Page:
Vibratory cone penetration test to investigate cyclic soil behavior in-situ
|D.Al-sammarraie_Thesis (final)_Edited2n.pdf||Dissertation_2020||14.28 MB||Adobe PDF||View/Open|
|Authors:||Al-Sammarraie, Dina||Supervisor:||Mörz, Tobias||1. Expert:||Mörz, Tobias||2. Expert:||Stark, Nina||Abstract:||
Climate change increased the need of using renewable energy as replacement for fossil fuel. This led to a fast growth of the offshore wind energy sector, especially in Germany where offshore wind energy turbines are built in great numbers in the North Sea. Piles are usually used as foundations for these turbines. In recent years, new projects planned to install these piles with the vibratory pile driving technique which installs piles with axial vibrations. One of the main challenges with vibratory pile driving is the choice of the vibrator that should have a sufficient weight and energy to drive the pile to the designed depth. The selection of the vibrator usually depends on predictions from drivability analyses that use parameters obtained from the conventional in-situ soil investigation methods such as cone penetration test CPT as an input for the analysis. CPT is a cone that is pushed into the ground at constant speed while sensors in the cone measure the cone resistance, sleeve friction, and pore water pressure. The static soil behavior obtained from these conventional CPTs differs from the cyclic soil behavior exhibited during vibratory pile driving.
In this research, vibratory cone penetration test VCPT is introduced to improve the geotechnical in-situ methods for evaluating the cyclic soil behavior during vibratory pile driving. The new device controls displacement amplitudes in real time and it penetrates the ground while inducing vertical cyclic strains. The cyclic motion of VCPT resembles the motion of the piles during vibratory driving, therefore it could be used to investigate the cyclic soil behavior and degradation during vibratory pile driving. Major obstacles with any in-situ soil investigation method are the inherent variations in soil properties which could affect the results obtained from in-situ tests. Performing a number of tests in small spacings increases the statistical significance and reduces the effect of soil variations on test results. Still, there is no consensus on how to define the minimum spacing between testing zones and no consensus on the effect of disturbance caused by in situ tests.
This doctoral thesis has divided the in-situ soil investigations into three studies:
In the first study, static cone penetration tests were used to develop a procedure to characterize the in-situ properties of soil and to investigate the minimum spacing between tests without the effect of soil disturbance. A systematic grid of 33 CPTs was performed in the field by sequentially and successively refining the grid spacing between CPTs, starting with a spacing of 119 cone diameters down to a grid spacing of 7 cone diameters. It was found that the cone resistance is affected by previous CPT measurements below a spacing threshold of 24 cone diameters in medium-dense sands. Silt and clay layers showed no reduction in the cone resistance for our minimum grid spacing of 7 cone diameters. The study also showed that the spacing between the tests and natural variations in soil properties are deciding factors for the number of CPTs needed in the field for a sufficient statistical significance.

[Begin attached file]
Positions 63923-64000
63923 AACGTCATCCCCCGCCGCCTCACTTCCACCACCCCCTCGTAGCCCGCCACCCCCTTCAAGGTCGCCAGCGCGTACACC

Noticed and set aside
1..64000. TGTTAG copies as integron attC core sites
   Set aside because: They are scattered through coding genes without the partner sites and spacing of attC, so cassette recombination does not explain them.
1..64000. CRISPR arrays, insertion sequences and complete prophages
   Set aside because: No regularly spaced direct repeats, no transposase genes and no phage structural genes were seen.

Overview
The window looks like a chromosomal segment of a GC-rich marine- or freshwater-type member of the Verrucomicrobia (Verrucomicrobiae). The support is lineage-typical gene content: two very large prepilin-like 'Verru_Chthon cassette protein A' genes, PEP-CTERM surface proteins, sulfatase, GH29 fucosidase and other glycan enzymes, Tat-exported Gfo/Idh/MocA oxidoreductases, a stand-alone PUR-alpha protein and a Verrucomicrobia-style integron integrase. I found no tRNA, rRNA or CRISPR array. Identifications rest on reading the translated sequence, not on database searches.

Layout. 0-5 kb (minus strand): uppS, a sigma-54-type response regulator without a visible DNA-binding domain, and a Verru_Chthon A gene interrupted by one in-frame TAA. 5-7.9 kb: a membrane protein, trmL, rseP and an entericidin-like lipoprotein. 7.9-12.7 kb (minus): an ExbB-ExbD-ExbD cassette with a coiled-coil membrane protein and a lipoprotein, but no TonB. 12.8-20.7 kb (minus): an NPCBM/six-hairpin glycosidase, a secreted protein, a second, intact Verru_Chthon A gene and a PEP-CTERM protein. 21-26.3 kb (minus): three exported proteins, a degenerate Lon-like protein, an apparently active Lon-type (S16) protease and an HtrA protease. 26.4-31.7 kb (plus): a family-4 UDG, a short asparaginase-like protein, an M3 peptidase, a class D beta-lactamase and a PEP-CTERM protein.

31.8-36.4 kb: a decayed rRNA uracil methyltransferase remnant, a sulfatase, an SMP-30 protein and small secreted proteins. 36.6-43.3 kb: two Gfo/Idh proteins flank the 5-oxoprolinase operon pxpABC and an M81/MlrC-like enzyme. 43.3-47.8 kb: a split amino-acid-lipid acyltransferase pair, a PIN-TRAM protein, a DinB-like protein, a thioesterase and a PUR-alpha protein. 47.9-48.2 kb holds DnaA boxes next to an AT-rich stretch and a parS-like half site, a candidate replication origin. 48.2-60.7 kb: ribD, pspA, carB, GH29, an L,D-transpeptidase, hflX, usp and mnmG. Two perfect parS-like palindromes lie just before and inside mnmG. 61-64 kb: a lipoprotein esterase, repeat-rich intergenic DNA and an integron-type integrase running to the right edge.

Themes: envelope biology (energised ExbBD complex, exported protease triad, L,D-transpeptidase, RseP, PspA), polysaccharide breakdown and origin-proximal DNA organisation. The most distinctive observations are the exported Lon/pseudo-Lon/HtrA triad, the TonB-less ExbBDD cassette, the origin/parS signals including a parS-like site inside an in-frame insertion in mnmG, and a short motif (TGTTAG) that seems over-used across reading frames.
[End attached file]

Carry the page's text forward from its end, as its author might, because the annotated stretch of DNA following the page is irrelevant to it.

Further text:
In the second study, VCPT was used to investigate the cyclic behavior of the soil. The device proved to generate constant amplitudes until the final depth of penetration. Two sand layers reacted to the applied cyclic loads by showing high reduction in the resistance. It was also found that even a distance of 50 cm does not guarantee a good correlation between CPT and VCPT. Therefore, two or more pairs of CPT and VCPT should be conducted in order to minimize misinterpretations of the data which are caused by small scale geological structures such as the presence of inclined layers, cross bedding, or other heterogeneities.
In the third study, nine static CPTs and VCPTs were performed in a systematic grid. The vibratory CPTs were performed at a constant frequency of 20 Hz and at three different amplitudes of 3, 5, and 7 mm. It was found that the degradation of soil resistance to vibratory cone penetration increased with increasing cyclic displacement amplitudes. This degradation was not accompanied by any increase in pore water pressure. Cyclic cone resistance-displacement hysteresis loops indicated the formation of a cavity between the cone and soil during the upward movement of the cone. Furthermore, a distinct difference between the loading and the unloading stiffness during the vibratory penetration was observed. The results demonstrated that there is no unique relation between static and vibratory cone resistance, therefore, current practices that estimate the degradation in soil resistance due to vibratory pile driving from the static cone resistance are probably not sufficient.
The results obtained from the three studies showed that the current civil engineering approaches that assess the cyclic soil behavior during vibratory pile driving from static cone resistance are not sufficient because there is no unique relation between static and vibratory cone resistance. VCPT could be used to assess the cyclic soil behavior, however, several tests should be performed in order to have statistical significance to consider the effect of the variation in soil properties.
|Keywords:||field tests, influence zone, cone penetration test; cyclic soil behavior, vibratory pile driving||Issue Date:||11-Mar-2020||DOI:||10.26092/elib/26||URN:||urn:nbn:de:gbv:46-elib42412||Institution:||Universität Bremen||Faculty:||FB5 Geowissenschaften|
|Appears in Collections:||Dissertationen|
checked on Sep 21, 2020
checked on Sep 21, 2020
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